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The painting "Always Remembering" by Dennis Lyall has deep roots for Port Angeles couple Gregg and Sonya Elwood.
"I have 32 friends on that wall," Gregg Elwood said.
"And every time I see this, it brings back the memories."
Elwood, a Navy chief hospital corpsman for 25 years before retirement, is fully disabled after exposure to Agent Orange in his 30 months of trips in and out of Vietnam.
He had five-way cardiac bypass surgery in 2001 and now has Graves' disease and diabetes related to the Agent Orange exposure.
Sonya Elwood's brother Bruce was exposed to the chemical, too, and died recently because of it.
Agent Orange was used to destroy jungle foliage to make it easier to find hiding Viet Cong.
“Always Remembering” by Dennis Lyall Photo courtesy of Gregg and Sonja Elwood Remembering the beginning
Elwood bought a print of "Always Remembering" 20 years ago from the Postal Commemorative Society.
When looking at the print, he can see himself as one of the men marching.
"Here I am, in the back," he said.
"That would have been me."
As a Navy corpsman medic, he traveled with Marines into combat.
Elwood said he was treated like gold because of his importance to the group.
"The life expectancy of a corpsman was seven seconds once he hit the beach," he said.
"I consider myself to be like a cat. I'm on my eighth life now."
He was exposed to Agent Orange, shot down twice in different helicopters, wounded in combat during the SS Mayaguez incident, and totaled his car on Highway 104 when a deer hit him and more.
Right of honor
In 2004, he and Sonya were given an opportunity to buy the printing rights for the painting.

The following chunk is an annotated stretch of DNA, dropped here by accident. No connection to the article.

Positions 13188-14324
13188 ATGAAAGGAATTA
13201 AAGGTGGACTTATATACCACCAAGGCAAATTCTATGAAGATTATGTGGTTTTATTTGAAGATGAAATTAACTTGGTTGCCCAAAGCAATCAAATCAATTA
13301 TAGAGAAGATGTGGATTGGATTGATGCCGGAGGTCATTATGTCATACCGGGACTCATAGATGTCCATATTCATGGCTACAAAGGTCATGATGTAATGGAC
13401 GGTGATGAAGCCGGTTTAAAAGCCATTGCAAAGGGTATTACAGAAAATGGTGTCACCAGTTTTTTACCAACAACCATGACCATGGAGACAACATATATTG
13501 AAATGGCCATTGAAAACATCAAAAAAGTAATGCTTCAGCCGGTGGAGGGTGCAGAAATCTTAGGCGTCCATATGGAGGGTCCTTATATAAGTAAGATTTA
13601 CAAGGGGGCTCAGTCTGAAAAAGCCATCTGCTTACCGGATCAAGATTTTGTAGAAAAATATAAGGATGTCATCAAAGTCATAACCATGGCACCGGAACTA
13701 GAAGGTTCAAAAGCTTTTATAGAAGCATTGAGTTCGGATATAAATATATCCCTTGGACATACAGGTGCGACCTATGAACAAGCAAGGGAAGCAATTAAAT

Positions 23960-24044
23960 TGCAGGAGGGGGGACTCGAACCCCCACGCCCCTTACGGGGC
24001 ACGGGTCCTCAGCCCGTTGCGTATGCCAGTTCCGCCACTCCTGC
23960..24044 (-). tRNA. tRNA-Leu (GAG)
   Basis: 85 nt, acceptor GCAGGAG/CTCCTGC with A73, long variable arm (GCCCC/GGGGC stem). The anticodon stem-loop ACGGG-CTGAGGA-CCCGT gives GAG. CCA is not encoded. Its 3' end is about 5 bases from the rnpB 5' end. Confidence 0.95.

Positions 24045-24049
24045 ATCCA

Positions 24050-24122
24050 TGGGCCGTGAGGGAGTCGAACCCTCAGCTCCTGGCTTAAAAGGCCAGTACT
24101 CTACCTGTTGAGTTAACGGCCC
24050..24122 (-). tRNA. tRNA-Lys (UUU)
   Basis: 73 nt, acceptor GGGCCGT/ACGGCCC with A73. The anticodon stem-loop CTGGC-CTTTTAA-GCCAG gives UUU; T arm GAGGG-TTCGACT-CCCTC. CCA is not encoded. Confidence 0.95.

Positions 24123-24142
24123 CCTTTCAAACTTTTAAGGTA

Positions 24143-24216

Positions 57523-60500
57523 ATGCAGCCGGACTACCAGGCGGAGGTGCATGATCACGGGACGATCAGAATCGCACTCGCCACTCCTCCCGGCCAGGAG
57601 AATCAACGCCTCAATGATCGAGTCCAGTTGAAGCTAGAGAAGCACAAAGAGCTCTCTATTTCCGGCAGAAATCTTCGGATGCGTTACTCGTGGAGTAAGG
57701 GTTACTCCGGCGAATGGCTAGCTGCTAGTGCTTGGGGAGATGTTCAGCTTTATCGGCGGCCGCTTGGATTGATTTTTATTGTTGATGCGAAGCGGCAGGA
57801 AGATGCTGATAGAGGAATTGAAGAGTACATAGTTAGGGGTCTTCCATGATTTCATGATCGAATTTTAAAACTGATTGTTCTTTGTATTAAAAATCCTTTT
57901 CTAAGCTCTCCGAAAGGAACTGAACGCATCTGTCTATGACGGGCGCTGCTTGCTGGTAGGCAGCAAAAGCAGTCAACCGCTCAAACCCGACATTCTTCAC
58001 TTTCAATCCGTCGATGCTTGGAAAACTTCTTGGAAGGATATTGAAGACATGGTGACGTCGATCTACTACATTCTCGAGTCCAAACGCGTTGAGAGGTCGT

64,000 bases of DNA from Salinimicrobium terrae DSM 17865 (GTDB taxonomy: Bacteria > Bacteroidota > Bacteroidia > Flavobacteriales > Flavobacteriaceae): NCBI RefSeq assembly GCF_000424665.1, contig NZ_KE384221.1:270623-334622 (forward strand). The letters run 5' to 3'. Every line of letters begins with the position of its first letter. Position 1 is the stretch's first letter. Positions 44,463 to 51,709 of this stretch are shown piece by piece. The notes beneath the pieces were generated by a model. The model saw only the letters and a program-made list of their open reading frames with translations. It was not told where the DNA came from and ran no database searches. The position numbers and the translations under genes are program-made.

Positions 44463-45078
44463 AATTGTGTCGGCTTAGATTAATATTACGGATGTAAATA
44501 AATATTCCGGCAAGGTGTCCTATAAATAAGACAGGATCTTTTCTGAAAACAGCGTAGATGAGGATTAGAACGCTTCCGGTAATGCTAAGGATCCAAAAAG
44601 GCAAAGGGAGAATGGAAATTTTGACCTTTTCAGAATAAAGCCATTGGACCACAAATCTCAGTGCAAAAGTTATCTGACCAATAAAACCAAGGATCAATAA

Lyall didn't plan to make more prints, so the Elwoods looked into the rights and eventually made a deal.
"It's an honor to own this," Elwood said.
Before becoming fully disabled, Elwood worked as a custom framer and would place the prints in black frames as a symbol.
The meaning of "Always Remembering" is ambiguous, Elwood said.
He isn't sure if the soldier on the wall is staring at the woman laying flowers, who might be his wife, or the man to the right, who might be an old colleague.
"It basically honors all soldiers," Sonya Elwood said.
"It's the sacrifice of being away from families to do jobs that sometimes need to be done."
The Elwoods have owned the printing rights for more than six years, but deaths and illnesses prevented them from promoting the print.
Sonya's mother, father and brother died within a short time, and she quit her job to care for her husband who often is ill.
"We're trying to get this out now," Sonja Elwood said.
"We've gotten our steam back up."
So far, they've sold about 50 prints but they plan for that to grow quickly.
They are placing ads in major veterans' magazines and plan on attending the American Legion's Department of Wounded Veterans convention.
A portion of sales benefits youth activities through American Legion Walter Akeley Post 29 in Port Angeles.
Funds already have supported a Cub Scout Pack and Little League baseball.
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